In Europe, Covid-19 is having a disproportionate impact on immigrant populations. That is a puzzle because immigrants tend to be younger (and consequently less obese) than native-born citizens.
In the United States, Covid-19 is hammering inner-cities and African-Americans.
The knee-jerk reaction is to assume sinister intent. But can the information be viewed through the lens of how epidemics spread and, more importantly, can key factors be identified and mitigated against?
Population density can be looked at from two different perspectives.
At a macroscopic level, the Bronx has 34,000 people per square mile. Large swaths of Detroit have 9000 people per square mile. Eaton Rapids Township (where I live) has 100 people per square mile. Chesterfield and Sunfield townships have fifty and sixty people per square mile respectively.
Immigrants and minorities tend to live in high-density, urban areas.
At a more granular level, immigrants and minorities tend to pack more residents into a household. They have more kids. Multiple generation tend to share dwellings. Several, single guys tend to share a single apartment.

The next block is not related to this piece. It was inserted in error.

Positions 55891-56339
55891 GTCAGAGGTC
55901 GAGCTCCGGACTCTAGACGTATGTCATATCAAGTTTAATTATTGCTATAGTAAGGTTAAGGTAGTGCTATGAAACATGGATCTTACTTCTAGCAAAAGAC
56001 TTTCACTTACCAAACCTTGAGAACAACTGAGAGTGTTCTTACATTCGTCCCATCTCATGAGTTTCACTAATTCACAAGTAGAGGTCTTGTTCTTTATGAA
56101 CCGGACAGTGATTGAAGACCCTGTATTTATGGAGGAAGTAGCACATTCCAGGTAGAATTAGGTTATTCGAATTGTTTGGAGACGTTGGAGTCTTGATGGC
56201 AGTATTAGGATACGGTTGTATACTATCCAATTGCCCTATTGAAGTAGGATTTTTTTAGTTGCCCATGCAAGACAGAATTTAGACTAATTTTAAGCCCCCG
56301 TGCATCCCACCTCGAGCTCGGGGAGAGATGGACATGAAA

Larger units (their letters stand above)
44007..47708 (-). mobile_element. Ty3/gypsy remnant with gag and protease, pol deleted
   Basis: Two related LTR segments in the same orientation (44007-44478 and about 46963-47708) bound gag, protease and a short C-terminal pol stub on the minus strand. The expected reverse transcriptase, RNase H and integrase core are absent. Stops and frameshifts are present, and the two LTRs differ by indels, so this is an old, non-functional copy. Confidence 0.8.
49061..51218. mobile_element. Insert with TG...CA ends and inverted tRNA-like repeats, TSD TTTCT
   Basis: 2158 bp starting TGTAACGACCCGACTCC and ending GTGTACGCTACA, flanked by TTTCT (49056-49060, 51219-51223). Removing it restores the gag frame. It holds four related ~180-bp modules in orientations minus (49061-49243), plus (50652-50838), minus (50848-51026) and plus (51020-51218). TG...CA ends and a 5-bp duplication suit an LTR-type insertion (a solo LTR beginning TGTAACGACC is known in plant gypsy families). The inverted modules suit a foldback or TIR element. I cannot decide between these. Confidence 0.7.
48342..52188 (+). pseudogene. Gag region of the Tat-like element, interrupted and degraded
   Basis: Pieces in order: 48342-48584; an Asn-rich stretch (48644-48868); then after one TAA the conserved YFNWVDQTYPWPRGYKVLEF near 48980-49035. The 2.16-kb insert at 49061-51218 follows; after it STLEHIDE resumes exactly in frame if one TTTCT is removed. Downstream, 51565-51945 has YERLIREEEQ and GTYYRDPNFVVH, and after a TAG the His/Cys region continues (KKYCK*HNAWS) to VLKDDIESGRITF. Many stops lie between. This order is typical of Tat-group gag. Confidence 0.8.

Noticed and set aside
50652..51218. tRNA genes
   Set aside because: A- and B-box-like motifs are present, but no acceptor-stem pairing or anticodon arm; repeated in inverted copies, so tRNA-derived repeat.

Urban areas tend to be under-served by grocery stores.
Convenience stores are a major source of groceries. They tend to have many visitors per hour and there is much opportunity for one person in the neighborhood to infect a boat-load of people.
In the suburbs and rural America, the distances encourage weekly or monthly shopping trips. We purchase groceries less frequently and the stores we patronize tend to be larger, brighter, less crowded and better ventilated.
Urban leaders are baffled by large, grocery retailers' reluctance to open stores in urban areas. The reasons given: Punitive taxes, high rates of inventory "shrinkage", poor roads and utilities and mediocre police response simply draw shrugs from the leaders.